Pond Pockets: Sunfish, Painted Turtle, Damselfly, and More!

This is a simple but enjoyable (and instructive) activity that helps focus youngsters’ attention on the wonderful creatures who live and thrive in fresh, unpolluted water. From sunfish to damselfly larvae, from tadpoles to turtles, all kinds of amazing beings make their homes in ponds and wetlands. Try this project after a visit to such a beautiful place. You’ll be creating a versatile little pouch in which youngsters can store and carry home images of various creatures that they might encounter in such a biome. This project can be augmented and customized in many ways, a few of which will be described later.

Hopefully, this activity will be proceeded by a ‘field trip’ that offers time to explore, observe, discuss, and perhaps even catch (and release) a few of the creatures. Now the children can return to their campground or school to make this project that will ideally help them better remember the living beings that they’ve met.

(And by the way, the best field trips are, in my opinion, those that offer participants opportunities to reflect quietly, to explore for a while on their own, to listen to the birds and the wind, and to imagine. Often, they’ll include time for music and an active game, or for a poem or legend to be read or retold for that particular occasion under the sky. Ideally, such field trips are structured so that the children themselves can share with their peers and older teachers their particular discoveries – even as those discoveries are happening. And then, at the conclusion of the adventure, verbal or visual accounts of the day are constructed to aid in memory and social expression. )

Here you can see some of the supplies and a completed Pond Pocket in the center.
The ‘Golden Guides’ from St. Martin’s Press are outstanding references and I heartily recommend them for classroom and field trip use!
In this view, you can see how a sponged pond pocket looks after it has been folded up along the dotted line, and just before the glue is applied along the two vertical edges of the ‘water.’ There is a space for students to add their names to the upper right corner.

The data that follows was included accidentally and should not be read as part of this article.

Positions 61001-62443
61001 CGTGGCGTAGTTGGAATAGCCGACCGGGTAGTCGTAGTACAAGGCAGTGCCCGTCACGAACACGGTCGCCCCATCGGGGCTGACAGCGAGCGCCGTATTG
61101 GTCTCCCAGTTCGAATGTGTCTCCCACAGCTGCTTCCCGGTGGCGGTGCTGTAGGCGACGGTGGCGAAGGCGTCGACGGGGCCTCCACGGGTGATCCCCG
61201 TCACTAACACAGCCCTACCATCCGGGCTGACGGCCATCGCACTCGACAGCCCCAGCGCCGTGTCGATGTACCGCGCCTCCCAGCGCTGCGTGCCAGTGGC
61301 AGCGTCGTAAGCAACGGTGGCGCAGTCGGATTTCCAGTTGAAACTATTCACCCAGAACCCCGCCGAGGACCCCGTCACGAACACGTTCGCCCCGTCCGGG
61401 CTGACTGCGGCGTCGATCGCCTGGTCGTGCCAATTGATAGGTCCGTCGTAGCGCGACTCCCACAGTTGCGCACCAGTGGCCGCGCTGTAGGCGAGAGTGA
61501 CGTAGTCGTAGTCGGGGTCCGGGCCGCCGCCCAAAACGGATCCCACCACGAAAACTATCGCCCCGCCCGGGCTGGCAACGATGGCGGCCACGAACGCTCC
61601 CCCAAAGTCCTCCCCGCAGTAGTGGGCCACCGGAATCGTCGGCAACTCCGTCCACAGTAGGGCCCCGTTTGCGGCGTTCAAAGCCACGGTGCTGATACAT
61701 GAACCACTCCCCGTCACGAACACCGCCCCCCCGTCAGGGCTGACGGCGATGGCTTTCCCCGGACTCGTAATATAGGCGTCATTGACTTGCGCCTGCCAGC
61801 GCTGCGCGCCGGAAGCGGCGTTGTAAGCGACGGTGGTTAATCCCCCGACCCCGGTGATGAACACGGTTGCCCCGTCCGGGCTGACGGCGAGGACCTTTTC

In this case, following some time passed near a wetland or school water garden, the youngsters are invited to create a small pretend pond, lake, or pool by folding and glueing a sheet of paper. Next, they can fill the ‘pond’ with little paper cut-outs of creatures that might be living there. For this activity, we’ve included a very basic Pond Pocket page to color and fold. It is decorated with cattails and tree swallows, two common species of wetland in the Northeastern Woodlands of N. America. The page also features a scalloped edge that can be trimmed to represent the little waves that moving air temporarily creates on the water’s surface. If the youngsters are quite young, you or another helper could cut out this page for them or you could advise them to simply skip the waves and cut smoothly from one side to the other – as if the wind were not blowing at all and water was very still (please demonstrate to them how to do this as well as using verbal instructions.) Yet another variation would be to substitute a piece of plain paper for the pond. Many four-year-olds will be able to fold the lower part of the paper up (leaving some extra paper at the top uncovered for carrying). They can then use glue sticks or paste to join the edges of the two vertical sides together to form a serviceable pocket. The cutting, folding, glueing, and transforming are all excellent exercises for slightly older youngsters. Such activities do indeed help develop good fine motor hand and eye construction skills – as well as perseverance. That said, please keep in mind that this project could be a little challenging for some youngsters whose capacities in such areas might be slower to mature. Just help such individuals as unobtrusively as possible, or encourage other students at their tables to lend a hand, or do the project with older ‘buddies’ if you think most of your students might find this overly frustrating. When the various steps have been completed, encourage the children to use their imaginations and pretend that these pockets represent the underwater world of a freshwater pond.